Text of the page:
The underlying mechanism for tumour blood vessel formation involves, inter alia, the interaction between the growth-signal-generating receptor on blood vessels, the vascular endothelial growth factor receptor (VEGFR), and the activating ligand, known as vascular endothelial growth factor (VEGF). While bevacizumab works by binding to the latter (VEGF), ramucirumab blocks the former (VEGFR).
The current regulatory approval for use of ramucirumab in Asian jurisdictions (Japan, South Korea, Taiwan, Hong Kong and Singapore) stands on the back of two phase III randomised trials comparing ramucirumab against placebo (REGARD trial) or ramucirumab in combination with chemotherapy against chemotherapy alone (RAINBOW trial), following the failure of standard first-line treatment.
The REGARD trial proved that the use of ramucirumab reduced the odds of death by 22 per cent over placebo. The RAINBOW trial demonstrated a further reduction in the odds of death by 20 per cent with the addition of ramucirumab over and above the benefit accorded by second-line chemotherapy alone.
Better therapeutic options in the setting of second line treatment of advanced gastric cancer is of great interest in the medical oncology community as chemotherapy alone is of very limited efficacy in this situation with generally poor treatment outcomes.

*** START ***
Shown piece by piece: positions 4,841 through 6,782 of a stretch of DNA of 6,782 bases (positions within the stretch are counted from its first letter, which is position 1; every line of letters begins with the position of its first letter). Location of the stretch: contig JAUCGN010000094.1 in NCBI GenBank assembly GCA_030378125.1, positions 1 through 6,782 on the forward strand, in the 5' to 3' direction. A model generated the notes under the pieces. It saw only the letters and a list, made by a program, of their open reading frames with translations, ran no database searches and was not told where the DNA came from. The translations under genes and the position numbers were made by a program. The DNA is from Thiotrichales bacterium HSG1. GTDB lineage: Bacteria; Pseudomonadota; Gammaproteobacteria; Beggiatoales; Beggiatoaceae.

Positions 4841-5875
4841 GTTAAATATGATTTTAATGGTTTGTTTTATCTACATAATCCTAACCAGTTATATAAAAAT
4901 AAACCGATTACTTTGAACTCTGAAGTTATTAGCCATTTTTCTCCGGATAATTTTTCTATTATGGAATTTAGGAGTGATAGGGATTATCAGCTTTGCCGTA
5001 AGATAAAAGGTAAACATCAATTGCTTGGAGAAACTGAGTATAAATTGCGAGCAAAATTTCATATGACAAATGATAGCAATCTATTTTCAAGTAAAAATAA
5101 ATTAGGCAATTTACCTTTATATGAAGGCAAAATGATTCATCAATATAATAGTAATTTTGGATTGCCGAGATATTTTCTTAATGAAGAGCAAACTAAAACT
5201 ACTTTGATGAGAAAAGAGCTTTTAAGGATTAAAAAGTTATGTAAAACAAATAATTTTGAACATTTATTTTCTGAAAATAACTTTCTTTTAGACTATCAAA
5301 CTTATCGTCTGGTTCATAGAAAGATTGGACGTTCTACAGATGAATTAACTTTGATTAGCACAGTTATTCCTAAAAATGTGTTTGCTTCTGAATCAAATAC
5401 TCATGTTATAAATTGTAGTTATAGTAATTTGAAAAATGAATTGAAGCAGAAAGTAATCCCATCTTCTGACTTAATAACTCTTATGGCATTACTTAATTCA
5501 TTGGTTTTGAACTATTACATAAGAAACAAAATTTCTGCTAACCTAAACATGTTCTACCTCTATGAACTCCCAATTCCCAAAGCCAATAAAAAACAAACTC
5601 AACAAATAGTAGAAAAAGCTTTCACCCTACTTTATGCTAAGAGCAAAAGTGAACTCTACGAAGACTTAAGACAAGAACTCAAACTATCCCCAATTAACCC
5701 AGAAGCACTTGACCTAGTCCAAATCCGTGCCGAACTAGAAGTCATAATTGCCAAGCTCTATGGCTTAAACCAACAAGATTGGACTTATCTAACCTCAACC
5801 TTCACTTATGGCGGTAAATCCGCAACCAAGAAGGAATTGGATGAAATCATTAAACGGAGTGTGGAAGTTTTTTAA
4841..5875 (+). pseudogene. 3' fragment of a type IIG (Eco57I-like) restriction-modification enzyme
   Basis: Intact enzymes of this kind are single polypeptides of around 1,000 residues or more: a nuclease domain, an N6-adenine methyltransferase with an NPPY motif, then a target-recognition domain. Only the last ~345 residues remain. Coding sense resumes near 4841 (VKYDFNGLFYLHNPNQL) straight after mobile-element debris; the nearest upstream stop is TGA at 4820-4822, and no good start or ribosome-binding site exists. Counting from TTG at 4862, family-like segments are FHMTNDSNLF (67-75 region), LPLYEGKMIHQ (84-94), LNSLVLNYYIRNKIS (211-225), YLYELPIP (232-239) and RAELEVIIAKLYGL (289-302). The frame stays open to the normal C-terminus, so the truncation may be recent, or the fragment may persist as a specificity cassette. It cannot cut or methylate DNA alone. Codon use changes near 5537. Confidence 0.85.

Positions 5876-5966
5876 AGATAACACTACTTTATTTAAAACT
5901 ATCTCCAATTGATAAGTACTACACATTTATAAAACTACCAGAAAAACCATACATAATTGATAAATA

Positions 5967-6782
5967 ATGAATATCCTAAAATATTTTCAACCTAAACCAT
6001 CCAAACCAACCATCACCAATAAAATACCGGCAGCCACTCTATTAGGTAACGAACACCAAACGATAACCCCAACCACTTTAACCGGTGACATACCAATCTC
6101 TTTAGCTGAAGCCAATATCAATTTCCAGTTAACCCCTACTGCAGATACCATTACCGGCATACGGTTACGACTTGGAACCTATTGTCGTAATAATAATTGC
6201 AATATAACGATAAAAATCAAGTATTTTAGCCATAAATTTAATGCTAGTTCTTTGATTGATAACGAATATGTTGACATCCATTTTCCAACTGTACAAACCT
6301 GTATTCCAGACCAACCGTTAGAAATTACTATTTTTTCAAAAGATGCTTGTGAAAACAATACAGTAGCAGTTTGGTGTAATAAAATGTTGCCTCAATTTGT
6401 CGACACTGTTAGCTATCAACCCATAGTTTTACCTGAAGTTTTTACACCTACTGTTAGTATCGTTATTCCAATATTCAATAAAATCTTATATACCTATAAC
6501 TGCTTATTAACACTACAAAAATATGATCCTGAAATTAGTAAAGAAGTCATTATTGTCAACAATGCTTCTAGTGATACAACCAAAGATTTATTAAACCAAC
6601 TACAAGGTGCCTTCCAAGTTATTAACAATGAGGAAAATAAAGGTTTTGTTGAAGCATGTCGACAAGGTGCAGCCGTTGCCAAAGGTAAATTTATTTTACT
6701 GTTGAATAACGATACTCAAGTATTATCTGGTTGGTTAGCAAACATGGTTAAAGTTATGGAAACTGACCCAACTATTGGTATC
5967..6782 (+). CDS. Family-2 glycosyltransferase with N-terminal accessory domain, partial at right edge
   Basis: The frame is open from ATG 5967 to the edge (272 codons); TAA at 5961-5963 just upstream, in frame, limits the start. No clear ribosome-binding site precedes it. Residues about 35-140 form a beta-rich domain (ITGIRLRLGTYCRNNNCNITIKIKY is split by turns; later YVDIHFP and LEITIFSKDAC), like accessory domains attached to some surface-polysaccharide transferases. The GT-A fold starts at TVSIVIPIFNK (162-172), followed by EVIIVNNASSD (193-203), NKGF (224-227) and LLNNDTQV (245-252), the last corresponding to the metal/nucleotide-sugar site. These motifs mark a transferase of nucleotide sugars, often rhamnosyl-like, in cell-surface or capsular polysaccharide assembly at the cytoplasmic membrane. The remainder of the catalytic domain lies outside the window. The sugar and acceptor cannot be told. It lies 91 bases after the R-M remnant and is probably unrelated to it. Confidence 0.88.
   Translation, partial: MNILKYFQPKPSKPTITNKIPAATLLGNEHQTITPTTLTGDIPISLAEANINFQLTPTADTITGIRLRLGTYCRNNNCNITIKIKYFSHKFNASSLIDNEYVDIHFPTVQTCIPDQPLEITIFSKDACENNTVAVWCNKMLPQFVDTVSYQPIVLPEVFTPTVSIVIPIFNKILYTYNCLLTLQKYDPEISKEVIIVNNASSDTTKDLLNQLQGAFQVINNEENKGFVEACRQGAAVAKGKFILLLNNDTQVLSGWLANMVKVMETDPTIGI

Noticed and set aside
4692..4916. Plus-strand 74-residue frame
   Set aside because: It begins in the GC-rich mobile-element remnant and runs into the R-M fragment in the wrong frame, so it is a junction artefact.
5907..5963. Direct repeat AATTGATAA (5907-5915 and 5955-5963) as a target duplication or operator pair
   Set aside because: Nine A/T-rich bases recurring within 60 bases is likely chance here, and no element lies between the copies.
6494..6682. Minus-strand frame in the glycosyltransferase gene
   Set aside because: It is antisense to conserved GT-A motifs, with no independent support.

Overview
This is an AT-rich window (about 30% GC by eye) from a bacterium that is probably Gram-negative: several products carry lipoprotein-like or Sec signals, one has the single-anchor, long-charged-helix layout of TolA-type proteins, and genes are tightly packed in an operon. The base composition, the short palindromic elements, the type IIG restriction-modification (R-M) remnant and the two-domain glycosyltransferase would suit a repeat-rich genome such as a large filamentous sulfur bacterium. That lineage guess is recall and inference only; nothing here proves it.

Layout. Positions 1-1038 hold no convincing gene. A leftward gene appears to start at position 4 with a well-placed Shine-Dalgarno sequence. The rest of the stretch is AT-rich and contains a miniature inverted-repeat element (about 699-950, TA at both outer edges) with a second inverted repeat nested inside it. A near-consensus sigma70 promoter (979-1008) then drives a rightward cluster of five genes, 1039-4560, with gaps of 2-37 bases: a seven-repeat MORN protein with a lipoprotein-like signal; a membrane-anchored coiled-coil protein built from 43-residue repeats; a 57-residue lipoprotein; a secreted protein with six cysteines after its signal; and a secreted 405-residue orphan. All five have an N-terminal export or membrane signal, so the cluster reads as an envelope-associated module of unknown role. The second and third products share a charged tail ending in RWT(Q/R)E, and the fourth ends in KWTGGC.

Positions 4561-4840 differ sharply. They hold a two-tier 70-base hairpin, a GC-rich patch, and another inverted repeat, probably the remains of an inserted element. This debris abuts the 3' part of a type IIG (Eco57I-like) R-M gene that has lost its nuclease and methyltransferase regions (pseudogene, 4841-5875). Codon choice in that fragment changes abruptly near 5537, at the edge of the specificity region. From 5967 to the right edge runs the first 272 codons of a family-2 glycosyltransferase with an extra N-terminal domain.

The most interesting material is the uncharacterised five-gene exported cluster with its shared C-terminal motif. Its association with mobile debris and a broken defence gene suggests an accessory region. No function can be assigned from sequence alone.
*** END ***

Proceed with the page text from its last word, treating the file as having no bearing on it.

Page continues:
The two trials further gave assurance of the safety profile of ramucirumab. The adverse effects encountered by trial patients were graded, as commonly practiced in well-conducted clinical trials, into 4 categories according to severity. Side effects related to the mechanism of action of treatment targeting tumour angiogenesis includes abnormal bleeding, thrombosis of either the arterial or venous circulation and high blood pressure. Serious side effects (grades 3 or 4) in each of these categories were below 10 per cent when ramucirumab is used on its own. Serious bleeding, a side effect of particular concern, occurred in only 3 per cent of cases.
For patients with advanced gastric cancer, gauged by their treating oncologists to be well enough to tolerate further treatment with chemotherapy following the failure of standard first-line treatment, the combination of ramucirumab with chemotherapy as second-line treatment should now be considered the new standard of care.
Ramucirumab has also received approval for use in second line treatment of advanced colorectal cancer and advanced non-small cell lung cancer in Singapore.
Going forward, oncologists await with bated breath the results of the phase III clinical trial – RAINFALL - exploring the role of ramucirumab as first-line treatment in combination with platinum analog and fluoropyrimidine chemotherapy in treatment-naïve patients with advanced gastric cancer.
Lastly, another space to watch in gastric cancer research is the role of immuno-oncology in the treatment of advanced gastric cancer. Antibodies directed against the immune checkpoint PD-1, may yet find a new role in gastric cancer. Riding on the tail wind of the encouraging results from the early-phase KEYNOTE 012 trial using pembrolizumab - an anti-PD1 monoclonal antibody - a phase III trial, KEYNOTE 061, exploring its merits vis-à-vis chemotherapy in the second-line setting is rapidly accruing.
After a long hiatus, the recent success marked by the newly established role of anti-angiogenesis in the treatment of advanced gastric cancer, will hopefully herald a new dawn of treatment breakthroughs in research, in the days to come.